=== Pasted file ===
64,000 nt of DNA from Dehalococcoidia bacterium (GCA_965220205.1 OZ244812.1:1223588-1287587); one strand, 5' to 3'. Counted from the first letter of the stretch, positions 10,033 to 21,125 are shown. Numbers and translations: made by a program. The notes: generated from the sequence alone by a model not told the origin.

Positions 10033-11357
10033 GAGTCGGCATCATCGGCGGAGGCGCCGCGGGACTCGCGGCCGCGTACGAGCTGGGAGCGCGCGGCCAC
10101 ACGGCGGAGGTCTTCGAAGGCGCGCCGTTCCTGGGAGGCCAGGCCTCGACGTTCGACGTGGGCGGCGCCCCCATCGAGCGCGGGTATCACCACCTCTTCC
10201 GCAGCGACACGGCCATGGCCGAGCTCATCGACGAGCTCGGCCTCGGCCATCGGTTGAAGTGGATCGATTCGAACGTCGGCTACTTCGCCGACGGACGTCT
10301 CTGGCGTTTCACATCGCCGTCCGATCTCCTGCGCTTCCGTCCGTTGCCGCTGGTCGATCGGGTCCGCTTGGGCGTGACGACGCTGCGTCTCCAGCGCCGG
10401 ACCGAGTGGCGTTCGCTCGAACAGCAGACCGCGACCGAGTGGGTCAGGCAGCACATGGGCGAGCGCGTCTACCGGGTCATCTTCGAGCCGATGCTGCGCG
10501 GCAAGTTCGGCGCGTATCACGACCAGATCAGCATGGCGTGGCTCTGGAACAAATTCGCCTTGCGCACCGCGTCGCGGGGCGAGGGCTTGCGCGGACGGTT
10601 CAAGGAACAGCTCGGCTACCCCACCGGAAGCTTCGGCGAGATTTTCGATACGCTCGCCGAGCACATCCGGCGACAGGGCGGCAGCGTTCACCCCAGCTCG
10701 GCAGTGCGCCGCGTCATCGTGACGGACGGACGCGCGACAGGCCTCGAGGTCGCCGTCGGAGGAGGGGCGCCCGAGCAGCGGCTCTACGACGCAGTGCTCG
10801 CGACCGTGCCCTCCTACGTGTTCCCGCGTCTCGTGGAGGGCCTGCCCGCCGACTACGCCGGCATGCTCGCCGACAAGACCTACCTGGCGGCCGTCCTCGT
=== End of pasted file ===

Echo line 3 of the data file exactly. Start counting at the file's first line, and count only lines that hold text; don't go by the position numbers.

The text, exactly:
10033 GAGTCGGCATCATCGGCGGAGGCGCCGCGGGACTCGCGGCCGCGTACGAGCTGGGAGCGCGCGGCCAC